Obviously any review is entirely subjective, so, I can tell you that the other albums I have bought in the last 6 months or so that have grabbed me are Elbow (which I think is on a par with Tom's album - more uneven overall) Turin Brakes (pretty good, not in the same category as Tom or Elbow but better than most) and Jeff Buckleys Grace (which blew me away - I know - got to that one very late - but happy that I did), and I hated the Alfie album (I tried so hard to like it after reading all the positive reviews on Amazon, but it just sounds like an out take from the Beatles circa 1966) so that should give the punters reading this an idea of what is on my radar. If you like thought provoking, complex lyrics, a series of catchy tunes that stay in your head, delivered by a man with strong voice and a will to use it - you will like this album - I have no hestitation in recommending it - and I hear that he is excellent live too - he should be huge, but I doubt that he will be, afterall who needs music that stimulates when we have Robbie.
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on 6 January 2004
Walking past Tom's set at Glastonbury 2003 with my daughter Ellie. The sounds coming from the 'Other' stage rose up and down on the wind and we looked at each other and sat down. We both knew we had luckily stumbled on a true talent. Have now seen him twice more. Brought 'Just Like Blood' first, and then this album. Doesn't really matter which way round you listen to them anyway as words cannot really express how Tom's music can affect us. Be prepared to be touched, a little shocked by some of the darker lines, try and envisage just who it is he is talking about, I thought Joan of Arc (You cut her hair) I could be wrong - it doesn't really matter. Standout tracks for us Bloodless, A & B, End of the World News - just dose us up forever please Tom - thank you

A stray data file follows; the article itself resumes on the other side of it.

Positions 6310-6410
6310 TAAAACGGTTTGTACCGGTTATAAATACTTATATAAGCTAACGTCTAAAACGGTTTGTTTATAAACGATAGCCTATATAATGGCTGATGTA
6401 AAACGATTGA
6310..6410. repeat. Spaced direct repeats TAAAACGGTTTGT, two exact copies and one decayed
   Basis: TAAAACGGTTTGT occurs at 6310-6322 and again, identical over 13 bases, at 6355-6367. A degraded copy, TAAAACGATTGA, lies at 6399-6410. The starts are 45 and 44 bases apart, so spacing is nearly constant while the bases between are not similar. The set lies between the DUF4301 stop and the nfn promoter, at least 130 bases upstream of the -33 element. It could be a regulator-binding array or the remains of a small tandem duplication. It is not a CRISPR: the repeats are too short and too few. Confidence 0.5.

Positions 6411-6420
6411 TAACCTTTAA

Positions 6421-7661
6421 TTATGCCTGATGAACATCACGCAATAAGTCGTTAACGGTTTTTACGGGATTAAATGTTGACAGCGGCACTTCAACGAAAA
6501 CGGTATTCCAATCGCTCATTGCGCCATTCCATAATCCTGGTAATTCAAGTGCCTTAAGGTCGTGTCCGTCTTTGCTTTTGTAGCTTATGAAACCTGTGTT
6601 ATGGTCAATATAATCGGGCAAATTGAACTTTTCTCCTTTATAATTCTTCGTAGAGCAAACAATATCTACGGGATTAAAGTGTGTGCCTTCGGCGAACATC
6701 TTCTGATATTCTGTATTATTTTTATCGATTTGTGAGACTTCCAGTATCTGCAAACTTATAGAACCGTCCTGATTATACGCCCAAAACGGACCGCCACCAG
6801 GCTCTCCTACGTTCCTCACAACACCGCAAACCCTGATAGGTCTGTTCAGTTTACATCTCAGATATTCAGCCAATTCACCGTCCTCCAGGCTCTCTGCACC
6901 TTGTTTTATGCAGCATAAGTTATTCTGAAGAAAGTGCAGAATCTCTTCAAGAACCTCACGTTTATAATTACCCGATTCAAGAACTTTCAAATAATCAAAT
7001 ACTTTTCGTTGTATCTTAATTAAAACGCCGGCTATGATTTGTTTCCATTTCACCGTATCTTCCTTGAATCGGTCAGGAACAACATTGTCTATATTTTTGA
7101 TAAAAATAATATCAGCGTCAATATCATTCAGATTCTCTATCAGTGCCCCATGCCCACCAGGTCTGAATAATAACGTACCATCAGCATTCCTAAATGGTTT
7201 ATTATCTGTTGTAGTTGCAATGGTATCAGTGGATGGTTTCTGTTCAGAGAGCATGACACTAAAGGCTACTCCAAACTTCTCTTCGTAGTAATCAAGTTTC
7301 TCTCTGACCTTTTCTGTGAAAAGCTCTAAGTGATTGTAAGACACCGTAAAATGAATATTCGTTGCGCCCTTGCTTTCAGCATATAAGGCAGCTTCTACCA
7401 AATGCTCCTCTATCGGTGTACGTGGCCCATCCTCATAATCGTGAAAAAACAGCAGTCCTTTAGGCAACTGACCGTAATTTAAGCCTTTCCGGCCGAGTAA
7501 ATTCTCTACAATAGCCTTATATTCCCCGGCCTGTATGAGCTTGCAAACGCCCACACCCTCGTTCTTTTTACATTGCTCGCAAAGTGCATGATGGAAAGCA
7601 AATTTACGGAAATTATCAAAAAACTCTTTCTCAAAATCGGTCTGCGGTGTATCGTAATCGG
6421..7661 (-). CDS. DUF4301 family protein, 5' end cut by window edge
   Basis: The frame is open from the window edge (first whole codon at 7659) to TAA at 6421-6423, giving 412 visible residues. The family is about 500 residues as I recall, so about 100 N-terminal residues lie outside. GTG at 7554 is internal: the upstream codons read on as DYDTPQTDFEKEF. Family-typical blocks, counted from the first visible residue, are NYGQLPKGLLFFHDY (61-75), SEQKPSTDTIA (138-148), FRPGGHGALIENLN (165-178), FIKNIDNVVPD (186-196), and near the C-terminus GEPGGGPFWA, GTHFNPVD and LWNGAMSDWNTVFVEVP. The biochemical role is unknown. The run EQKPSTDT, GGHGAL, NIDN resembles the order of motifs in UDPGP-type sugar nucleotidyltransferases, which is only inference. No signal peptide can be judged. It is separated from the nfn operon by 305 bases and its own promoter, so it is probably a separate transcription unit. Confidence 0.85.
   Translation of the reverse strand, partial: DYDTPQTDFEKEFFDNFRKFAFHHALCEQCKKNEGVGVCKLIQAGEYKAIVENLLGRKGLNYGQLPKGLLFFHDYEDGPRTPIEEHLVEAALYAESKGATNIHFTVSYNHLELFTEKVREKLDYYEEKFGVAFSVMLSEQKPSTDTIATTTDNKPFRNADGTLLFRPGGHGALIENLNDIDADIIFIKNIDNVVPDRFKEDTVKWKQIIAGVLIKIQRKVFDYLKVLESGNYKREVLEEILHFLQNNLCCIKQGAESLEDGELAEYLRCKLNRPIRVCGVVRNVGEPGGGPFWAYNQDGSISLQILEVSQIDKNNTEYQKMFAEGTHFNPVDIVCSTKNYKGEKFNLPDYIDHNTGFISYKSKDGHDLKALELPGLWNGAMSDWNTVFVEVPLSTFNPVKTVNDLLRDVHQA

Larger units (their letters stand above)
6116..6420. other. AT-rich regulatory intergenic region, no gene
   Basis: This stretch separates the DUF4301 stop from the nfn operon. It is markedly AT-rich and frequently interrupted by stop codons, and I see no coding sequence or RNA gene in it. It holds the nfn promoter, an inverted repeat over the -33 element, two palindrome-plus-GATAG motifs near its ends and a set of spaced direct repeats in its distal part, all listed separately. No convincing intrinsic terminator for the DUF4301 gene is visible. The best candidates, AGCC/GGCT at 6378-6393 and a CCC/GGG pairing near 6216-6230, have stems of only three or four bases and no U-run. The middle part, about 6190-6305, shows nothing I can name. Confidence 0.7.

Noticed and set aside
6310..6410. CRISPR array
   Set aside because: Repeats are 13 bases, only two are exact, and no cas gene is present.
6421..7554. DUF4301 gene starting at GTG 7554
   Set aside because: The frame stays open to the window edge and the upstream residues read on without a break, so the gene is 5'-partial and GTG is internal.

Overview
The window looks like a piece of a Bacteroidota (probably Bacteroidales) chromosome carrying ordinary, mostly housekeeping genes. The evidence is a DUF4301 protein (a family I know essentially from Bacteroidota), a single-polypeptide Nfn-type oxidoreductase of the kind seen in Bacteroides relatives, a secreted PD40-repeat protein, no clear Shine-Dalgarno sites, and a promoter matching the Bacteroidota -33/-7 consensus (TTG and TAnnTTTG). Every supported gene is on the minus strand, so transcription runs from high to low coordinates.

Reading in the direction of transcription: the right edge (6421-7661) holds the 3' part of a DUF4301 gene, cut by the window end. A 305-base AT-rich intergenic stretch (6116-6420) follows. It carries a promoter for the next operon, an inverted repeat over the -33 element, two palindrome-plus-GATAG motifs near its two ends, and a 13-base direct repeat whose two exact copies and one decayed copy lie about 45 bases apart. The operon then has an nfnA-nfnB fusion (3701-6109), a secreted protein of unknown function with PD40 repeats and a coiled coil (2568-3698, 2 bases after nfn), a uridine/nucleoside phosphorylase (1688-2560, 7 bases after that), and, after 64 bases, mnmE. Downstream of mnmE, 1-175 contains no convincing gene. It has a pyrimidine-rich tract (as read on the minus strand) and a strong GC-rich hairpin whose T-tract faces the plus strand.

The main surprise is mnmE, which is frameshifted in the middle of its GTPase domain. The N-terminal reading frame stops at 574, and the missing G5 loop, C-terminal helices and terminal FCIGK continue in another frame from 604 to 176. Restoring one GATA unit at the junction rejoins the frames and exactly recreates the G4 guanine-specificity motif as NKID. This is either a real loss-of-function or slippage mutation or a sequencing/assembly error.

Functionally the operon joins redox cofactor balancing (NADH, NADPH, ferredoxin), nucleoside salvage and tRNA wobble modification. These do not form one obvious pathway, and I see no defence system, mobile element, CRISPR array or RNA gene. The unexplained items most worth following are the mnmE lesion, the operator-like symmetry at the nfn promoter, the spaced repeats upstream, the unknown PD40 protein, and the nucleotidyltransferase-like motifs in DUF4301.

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on 8 March 2005
I give this album 5 stars, as it is honest, musically and lyrically it is brilliant, if you like bands like I Am Kloot, David Gray, Damien Rice and Singer/songwriter stuff, this is a MUST! Beautiful songs throughout, a rare talent. He is a british singer/songwriter, songs on this album are all good specially: You cut her hair, bloodless, the boy with the bubblegun, I ain't scared of lightning and a and b song, definately worth a look, pure class! If anyone knows any british singer/songwriters who are as good as Tom Mcrae, if you could email me at Haylearockchick@hotmail.com, and list them, it would be much appreciated, as i struggle being able to find stuff thats not as commercial! Cheers - BUY IT NOW - This cd and his follow up cd, are beautiful, I reccommend to any true music fan!
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on 6 June 2002
If the world was a fair place the streets would be paved with chocolate, University essays would be graded objectively and Tom McRae would be huge. But, unfortunately, the world isn't a fair place and consequently, one of the U.K's most versatile and haunting song writers is going unnoticed by both public and music press. Tom McRae's debut album proves that nu-metal is not, indeed, the true future of music. It's cutting and contrasting melodies, combined with somewhat unusual use of percussion in "A+B Song "(incidently, my favourite track on the CD) highlights the fact that a band doesn't need overly produced synthised music if they are truly talented. It's just truly unfortunate that McRae's talent for haunting the listener is not being acknowledged due to the current low ebb in the music industry. Tom McRae is a true talent who will, despite not wearing baggy jeans and having bodily piercings, be a success. Buy the album-trust me.